Situation deteriorated as it became apparent that there are no other rooms available – anywhere in the neighbourhood.
Suspects became violent. Two arrests. Now lodging with us overnight.

Suspect detained for Theft of Wine from the Bethlehem Brasserie.
Evidence consumed prior to police arrival.
Suspect unfit for interview until tomorrow morning.

Reports of possible UFO sighting.
Claims of a bright light – moving East to West at height of several thousand feet.
Area Search No Trace.
Possible Nuisance Call.

Multiple calls to disturbance on hillside a mile outside town.
Reports of strobe lighting and loud music.
Initial suspicions of an illegal rave in progress.
On arrival, met by gang of Shepherds and a large quantity of sheep. Shepherds claiming to been visited by angels.
Despite lengthy enquiries and thorough searches, no sound system or lighting equipment found – and no evidence of alcohol or illegal substances. Not even a spliff.
Initially threatened Shepherds with arrest for wasting police time – but settled for a Verbal Warning when they explained that they were leaving anyway.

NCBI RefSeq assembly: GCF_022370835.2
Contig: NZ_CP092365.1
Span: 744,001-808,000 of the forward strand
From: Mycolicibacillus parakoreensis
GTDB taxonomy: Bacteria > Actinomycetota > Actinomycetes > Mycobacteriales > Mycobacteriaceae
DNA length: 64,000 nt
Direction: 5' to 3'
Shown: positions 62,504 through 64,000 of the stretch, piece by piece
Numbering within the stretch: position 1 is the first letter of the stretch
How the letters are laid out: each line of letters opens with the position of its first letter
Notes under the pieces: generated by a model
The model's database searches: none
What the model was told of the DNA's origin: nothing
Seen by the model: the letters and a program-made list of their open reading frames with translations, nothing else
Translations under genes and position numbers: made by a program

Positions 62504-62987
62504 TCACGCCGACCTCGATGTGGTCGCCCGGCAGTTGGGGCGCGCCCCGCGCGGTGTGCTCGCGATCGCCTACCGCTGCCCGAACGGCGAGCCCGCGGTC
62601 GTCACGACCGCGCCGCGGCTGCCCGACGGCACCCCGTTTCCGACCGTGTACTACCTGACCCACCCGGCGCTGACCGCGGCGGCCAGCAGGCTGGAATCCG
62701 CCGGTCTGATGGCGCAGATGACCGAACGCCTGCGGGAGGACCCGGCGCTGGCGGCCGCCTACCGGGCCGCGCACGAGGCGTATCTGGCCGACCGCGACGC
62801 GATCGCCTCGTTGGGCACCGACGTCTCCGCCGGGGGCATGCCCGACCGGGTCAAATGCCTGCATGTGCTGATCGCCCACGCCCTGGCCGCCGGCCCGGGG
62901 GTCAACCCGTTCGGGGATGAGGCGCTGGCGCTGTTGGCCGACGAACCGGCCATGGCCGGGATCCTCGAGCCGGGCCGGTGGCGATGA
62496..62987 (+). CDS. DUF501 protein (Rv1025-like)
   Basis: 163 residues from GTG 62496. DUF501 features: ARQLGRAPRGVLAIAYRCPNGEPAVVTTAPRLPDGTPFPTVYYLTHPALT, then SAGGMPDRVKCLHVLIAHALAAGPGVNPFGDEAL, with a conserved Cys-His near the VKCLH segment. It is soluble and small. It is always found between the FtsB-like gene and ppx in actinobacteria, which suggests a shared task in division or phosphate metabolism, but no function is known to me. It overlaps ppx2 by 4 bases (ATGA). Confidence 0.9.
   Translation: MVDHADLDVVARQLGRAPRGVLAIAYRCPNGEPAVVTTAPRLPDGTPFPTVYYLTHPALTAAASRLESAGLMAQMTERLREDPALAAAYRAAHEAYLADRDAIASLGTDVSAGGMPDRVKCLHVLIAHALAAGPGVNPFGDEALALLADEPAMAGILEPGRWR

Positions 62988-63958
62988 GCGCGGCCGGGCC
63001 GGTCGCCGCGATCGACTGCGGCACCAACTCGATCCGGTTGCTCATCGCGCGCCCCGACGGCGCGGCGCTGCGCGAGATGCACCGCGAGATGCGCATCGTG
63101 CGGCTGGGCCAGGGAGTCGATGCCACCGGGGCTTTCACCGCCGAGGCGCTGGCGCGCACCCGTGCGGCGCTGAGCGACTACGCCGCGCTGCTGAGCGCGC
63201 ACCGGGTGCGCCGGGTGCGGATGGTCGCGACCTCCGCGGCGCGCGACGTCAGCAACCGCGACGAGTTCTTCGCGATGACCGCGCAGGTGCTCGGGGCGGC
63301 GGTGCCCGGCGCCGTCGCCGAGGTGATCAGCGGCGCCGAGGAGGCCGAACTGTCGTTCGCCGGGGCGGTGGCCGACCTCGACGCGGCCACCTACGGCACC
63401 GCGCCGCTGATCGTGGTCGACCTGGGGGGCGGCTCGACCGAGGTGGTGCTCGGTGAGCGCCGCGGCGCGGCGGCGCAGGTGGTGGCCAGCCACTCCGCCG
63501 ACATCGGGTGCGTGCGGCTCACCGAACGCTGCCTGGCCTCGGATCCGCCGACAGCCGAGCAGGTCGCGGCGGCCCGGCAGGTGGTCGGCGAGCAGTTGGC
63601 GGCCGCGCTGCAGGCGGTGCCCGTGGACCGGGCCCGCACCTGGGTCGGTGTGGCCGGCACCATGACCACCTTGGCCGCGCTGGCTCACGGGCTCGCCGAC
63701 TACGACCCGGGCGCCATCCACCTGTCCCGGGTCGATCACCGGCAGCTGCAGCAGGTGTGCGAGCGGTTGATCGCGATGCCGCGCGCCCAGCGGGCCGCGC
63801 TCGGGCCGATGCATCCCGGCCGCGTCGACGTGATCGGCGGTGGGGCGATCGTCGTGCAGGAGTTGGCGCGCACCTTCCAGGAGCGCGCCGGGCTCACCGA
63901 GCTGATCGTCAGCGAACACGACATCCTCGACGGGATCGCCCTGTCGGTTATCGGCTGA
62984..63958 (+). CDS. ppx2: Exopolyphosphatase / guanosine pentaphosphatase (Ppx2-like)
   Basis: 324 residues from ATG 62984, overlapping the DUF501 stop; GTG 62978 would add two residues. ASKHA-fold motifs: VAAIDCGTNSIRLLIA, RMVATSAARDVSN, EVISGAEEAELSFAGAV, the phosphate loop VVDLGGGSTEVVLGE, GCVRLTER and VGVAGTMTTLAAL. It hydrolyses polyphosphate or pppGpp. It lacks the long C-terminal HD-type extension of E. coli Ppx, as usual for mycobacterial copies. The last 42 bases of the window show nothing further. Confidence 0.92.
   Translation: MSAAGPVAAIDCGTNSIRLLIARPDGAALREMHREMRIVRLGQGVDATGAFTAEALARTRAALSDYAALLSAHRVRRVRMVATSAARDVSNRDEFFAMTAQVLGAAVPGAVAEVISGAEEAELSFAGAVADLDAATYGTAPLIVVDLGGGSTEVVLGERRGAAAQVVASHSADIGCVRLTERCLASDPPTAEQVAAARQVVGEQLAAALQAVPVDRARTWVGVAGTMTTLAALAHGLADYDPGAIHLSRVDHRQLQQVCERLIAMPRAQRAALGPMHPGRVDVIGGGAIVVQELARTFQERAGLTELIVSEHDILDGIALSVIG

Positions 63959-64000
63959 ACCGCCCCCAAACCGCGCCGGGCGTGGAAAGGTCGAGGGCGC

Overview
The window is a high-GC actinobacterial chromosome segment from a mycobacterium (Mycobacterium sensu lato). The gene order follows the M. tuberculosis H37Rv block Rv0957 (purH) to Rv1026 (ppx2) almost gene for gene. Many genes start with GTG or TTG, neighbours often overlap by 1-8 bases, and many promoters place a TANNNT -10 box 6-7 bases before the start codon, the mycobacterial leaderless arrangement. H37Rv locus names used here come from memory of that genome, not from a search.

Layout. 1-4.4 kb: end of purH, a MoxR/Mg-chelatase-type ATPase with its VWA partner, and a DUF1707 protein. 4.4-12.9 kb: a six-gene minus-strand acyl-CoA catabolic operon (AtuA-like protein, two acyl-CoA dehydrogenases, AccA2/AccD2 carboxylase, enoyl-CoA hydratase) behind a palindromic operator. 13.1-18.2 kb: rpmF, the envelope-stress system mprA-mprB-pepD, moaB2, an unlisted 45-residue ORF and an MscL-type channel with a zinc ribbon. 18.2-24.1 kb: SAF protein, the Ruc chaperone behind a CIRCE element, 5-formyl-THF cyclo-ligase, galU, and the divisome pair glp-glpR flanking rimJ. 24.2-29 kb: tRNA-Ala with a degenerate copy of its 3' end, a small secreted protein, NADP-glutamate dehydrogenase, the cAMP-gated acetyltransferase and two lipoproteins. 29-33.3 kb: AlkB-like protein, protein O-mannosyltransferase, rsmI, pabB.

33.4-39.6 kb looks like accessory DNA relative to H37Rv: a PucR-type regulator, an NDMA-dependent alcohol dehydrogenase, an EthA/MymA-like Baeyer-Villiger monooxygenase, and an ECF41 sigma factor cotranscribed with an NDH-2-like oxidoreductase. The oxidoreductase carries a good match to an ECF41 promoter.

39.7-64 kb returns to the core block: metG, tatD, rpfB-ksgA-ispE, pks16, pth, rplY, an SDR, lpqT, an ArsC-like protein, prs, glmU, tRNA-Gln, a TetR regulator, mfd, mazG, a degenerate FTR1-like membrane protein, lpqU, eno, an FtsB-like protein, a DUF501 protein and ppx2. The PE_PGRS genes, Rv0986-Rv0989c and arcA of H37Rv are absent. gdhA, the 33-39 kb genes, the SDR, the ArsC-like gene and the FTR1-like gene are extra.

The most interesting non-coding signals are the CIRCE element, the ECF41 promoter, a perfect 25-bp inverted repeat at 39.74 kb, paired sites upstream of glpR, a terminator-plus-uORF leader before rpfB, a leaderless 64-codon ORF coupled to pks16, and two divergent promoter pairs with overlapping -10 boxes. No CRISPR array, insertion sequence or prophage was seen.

Last seen running towards Bethlehem Town Centre.

Call from Judea Border Patrol.
They have stopped a group of Travellers who claim to have come from ‘afar’.
Have yet to establish where this is.
The three who appear to be in charge are well dressed and claim to know something about the earlier UFO report.
Search of luggage has revealed a quantity of gold and a container filled with an aromatic and suspicious looking resin.
Enquiries ongoing.

Update from Border Patrol.
Travellers able to prove ownership of gold – and the resin turns out to be something called Myrrh. Checks confirm this isn’t a Controlled Drug.
Allowed on their way.

Call to believed Child Protection case.
Reports of newborn baby being cared for in wholly unsuitable circumstances – apparently in a stable, surrounded by livestock and with no heating or running water.
Unmarried teenage mother with no obvious means of support aside from someone claiming – without documentation – to be her ‘betrothed’.
On arrival, found earlier group of Shepherds in street outside.
Initially threatened them with arrest for Obstructing Police – then saw expression on their faces.
Decided to see for myself what was going on.

Ma’am, I’ve walked this beat for more than 20 years and I’ve seen most things that this line of work puts your way – but I have no words to describe what I saw last night.

No arrests necessary. No explanation adequate. But everything is different now.

By the time you read this, I’ll have finished my shift. If you have any questions about this report, you’ll find me back at the stable door.

If I may Ma’am – and if you have time – you really ought to come and see for yourself.

Bulletin ends.


Here’s to a little peace on earth.
Happy Christmas.

(Re-published from policecommander blog